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Singing Advice

Singing for Actors

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Singing for Actors
When it comes to the voice, David Coury undeniably has one. Though he's being interviewed over the phone, this New York–based interviewer has the feeling that if he were to lean out his window, he could hear Coury speaking all the way from Los Angeles, where he's voice director for the Howard Fine Acting Studio.

At Howard Fine—not the only outlet for Coury's wares; he often coaches privately, one-on-one—he teaches a course called Singing for Actors, which isn't limited to raising the voice in song. In his persuasive, insistent tone, he says of the course, which he offers at several levels for five-week terms, " 'Singing' could mean anything. My version of it, going on 10 years now, is a vocal empowerment program. It's based in the area of singing, speech, communication, and personalization. Where I've been successful is how they apply directly to the actor bringing a text to life: How does a voice make it better? How does it make a script sing, make a moment sing? I'm using singing as a metaphor. It has larger meaning."

But he's also using it in the conventional sense. He declares, "The most comprehensive way to get a speaking voice in shape is through singing." That's part of the reason he's known for working with actors who have never sung and suddenly need or want to, despite perhaps believing they can't sing, can't carry a tune, can't hit a note on pitch.

Says Coury, "I've met so many actors who've said, 'If I only sang. I'm afraid of it. I've been told I'm tone-deaf.' But in 20 years, I've never met an actor who said they were tone-deaf who actually was tone-deaf. When I give a class, I ask how many think they're tone-deaf. Many hands go up. Then I ask how many actors, when they open their mouth, the worst sound they ever heard comes out. I ask more questions, and that narrows them down. When only one hand goes up, that's who I get to come up to the stage. Within seconds—not even a minute—I have the person hitting a note right on key."

Letting Go of the Fear


How does Coury do it? How does he get them to "let go of the fear"? First, he tackles the "misconceptions," he says. "I have them focus. It's important that they touch me, hold my hand—the connection not being just a slogan on a refrigerator magnet at Barnes & Noble. When they feel that with me, all of my laserlike attention on them, they forget the other things they're scared about, the performing, how they're about to sound.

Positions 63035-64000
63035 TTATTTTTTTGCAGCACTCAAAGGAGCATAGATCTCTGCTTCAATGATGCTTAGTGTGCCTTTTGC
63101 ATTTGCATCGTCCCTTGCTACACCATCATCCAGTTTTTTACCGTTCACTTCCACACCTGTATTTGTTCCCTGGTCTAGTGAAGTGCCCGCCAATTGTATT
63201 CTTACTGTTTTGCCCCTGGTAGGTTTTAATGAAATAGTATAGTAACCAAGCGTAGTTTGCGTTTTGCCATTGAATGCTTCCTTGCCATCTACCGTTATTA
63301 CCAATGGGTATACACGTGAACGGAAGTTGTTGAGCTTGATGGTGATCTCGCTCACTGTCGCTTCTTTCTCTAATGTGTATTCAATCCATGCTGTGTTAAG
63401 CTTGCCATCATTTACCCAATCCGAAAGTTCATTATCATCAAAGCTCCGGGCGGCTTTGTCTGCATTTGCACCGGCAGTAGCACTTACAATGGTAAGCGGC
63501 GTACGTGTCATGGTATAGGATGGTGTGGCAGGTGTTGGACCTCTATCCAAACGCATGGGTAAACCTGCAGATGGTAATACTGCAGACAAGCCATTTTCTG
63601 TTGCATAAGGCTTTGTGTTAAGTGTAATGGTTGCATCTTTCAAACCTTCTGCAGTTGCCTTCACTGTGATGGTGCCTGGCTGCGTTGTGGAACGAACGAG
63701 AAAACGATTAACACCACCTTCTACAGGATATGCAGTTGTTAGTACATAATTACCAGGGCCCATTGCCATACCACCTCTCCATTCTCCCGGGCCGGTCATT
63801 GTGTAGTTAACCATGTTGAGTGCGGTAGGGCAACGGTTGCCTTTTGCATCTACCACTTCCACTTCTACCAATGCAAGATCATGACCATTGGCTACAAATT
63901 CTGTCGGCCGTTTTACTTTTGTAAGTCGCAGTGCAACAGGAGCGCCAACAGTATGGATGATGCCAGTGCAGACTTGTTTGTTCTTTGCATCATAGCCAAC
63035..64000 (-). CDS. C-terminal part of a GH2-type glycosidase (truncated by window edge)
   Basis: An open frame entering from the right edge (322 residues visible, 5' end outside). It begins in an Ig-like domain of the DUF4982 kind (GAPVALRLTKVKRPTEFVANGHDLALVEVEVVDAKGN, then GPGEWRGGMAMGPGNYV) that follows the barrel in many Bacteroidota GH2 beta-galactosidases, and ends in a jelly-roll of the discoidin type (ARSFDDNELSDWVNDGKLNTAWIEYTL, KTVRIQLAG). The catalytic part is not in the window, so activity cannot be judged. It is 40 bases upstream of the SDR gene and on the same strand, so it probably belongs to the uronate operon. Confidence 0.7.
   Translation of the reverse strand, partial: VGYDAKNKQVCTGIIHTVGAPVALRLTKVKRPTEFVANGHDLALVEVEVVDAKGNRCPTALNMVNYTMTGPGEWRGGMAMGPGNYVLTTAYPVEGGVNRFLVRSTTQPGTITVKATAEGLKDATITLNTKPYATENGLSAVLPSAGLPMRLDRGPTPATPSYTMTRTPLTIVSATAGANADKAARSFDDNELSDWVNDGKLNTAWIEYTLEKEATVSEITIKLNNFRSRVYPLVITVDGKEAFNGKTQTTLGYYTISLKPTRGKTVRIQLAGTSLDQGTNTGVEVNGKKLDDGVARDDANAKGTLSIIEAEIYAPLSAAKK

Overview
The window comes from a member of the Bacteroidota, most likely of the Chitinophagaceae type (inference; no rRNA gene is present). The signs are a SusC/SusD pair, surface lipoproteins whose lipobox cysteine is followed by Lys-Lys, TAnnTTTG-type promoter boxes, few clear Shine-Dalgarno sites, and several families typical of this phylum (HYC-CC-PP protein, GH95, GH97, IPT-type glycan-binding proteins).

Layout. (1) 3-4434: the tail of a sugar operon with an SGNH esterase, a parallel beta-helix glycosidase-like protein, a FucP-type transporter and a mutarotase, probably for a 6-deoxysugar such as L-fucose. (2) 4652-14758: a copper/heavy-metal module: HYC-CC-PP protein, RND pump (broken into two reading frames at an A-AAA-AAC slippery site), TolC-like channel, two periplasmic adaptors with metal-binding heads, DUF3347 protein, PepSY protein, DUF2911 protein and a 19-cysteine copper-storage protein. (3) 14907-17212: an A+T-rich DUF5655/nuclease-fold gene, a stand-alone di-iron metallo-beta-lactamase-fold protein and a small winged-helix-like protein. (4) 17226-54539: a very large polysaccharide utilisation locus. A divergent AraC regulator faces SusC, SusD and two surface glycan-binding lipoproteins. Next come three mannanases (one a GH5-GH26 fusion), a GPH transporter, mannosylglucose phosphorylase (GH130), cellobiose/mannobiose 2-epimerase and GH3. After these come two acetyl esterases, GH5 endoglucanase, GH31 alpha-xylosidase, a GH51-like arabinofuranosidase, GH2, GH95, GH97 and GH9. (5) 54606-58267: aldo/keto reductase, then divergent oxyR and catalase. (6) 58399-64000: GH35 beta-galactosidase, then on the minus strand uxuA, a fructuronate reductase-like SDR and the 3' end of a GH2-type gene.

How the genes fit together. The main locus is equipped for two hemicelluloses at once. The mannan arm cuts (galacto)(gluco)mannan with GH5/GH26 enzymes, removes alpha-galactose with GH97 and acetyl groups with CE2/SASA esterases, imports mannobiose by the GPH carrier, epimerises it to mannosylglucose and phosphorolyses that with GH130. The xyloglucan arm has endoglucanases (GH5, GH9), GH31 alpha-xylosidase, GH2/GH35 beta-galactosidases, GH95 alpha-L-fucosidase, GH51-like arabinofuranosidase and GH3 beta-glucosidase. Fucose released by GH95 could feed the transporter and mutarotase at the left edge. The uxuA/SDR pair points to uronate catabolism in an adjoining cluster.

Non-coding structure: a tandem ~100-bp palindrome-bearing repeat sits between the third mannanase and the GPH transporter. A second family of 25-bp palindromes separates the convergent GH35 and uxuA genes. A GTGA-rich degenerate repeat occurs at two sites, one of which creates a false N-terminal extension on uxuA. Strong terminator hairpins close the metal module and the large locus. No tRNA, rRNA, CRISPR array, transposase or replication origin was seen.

"Sound is ultimately not the goal. A good voice for me is one that is heard. A lot of the other stuff falls away. I squeeze hard. They squeeze hard. I start. I hit one note. They hit the note, right on key. The audience goes crazy. What does that do for the person? It's something you swore you would never do. You're doing it. You were told at school, in church, 'Don't sing; mime the words.' It's positively epidemic in this country."

Then, Coury says, "I exercise and get them in touch with their voice—the one you sing with and the one you speak with and, most importantly, the one that lives deep inside you, the one that's been buried for years." And although he's teaching classes of perhaps 20, he maintains that he works with the students one by one.

A while ago, one of those worst-sound-making class members was Sara Gilbert, though Coury is reluctant to name other notable performers with whom he has worked. Pressed, he mentions Roger Bart and Carla Gugino. On the Howard Fine Acting Studio website, the names Leona Lewis (apparently sent Coury's way by Simon Cowell and record exec Clive Davis) and Geri Halliwell (of the Spice Girls) appear, as well as references to advice taken by Barry Manilow, Patti LaBelle, Kiss' Gene Simmons, and Mary Wilson of the Supremes.

The story behind Coury's becoming a vocal coach and teacher is amusingly checkered and involves him as both a Little League player at 8 and an accordion player. "It was confusing to all except to me," he says. "I was a natural, and I understood at a young age what it was to do something that wasn't popular. That tenacity and passion made me who I am." He was also the only fifth-grader not welcomed into the glee club, which rendered him determined to teach himself. "I never liked the sound of 'no,' so I willed myself to sing better."

He performed in high school musicals, and at Rhode Island College he was, he says, "the go-to guy on campus to give you a really good audition." After graduation, he acted professionally, but when it came down to another actor and him for a role in the original New York cast of "Les Misérables" and he didn't prevail, Coury decided that coaching would be his priority. He says, "I didn't feel like someone who wanted to audition and then audition for another part and then for another part. I chose to remain in Los Angeles. I became that mentor."

As mentor, he now proclaims, "My Singing for Actors program is championing the authentic self. Only when you know who you really are—and that has tremendous vocal ramifications—can you then tap into that person, that am-ness."

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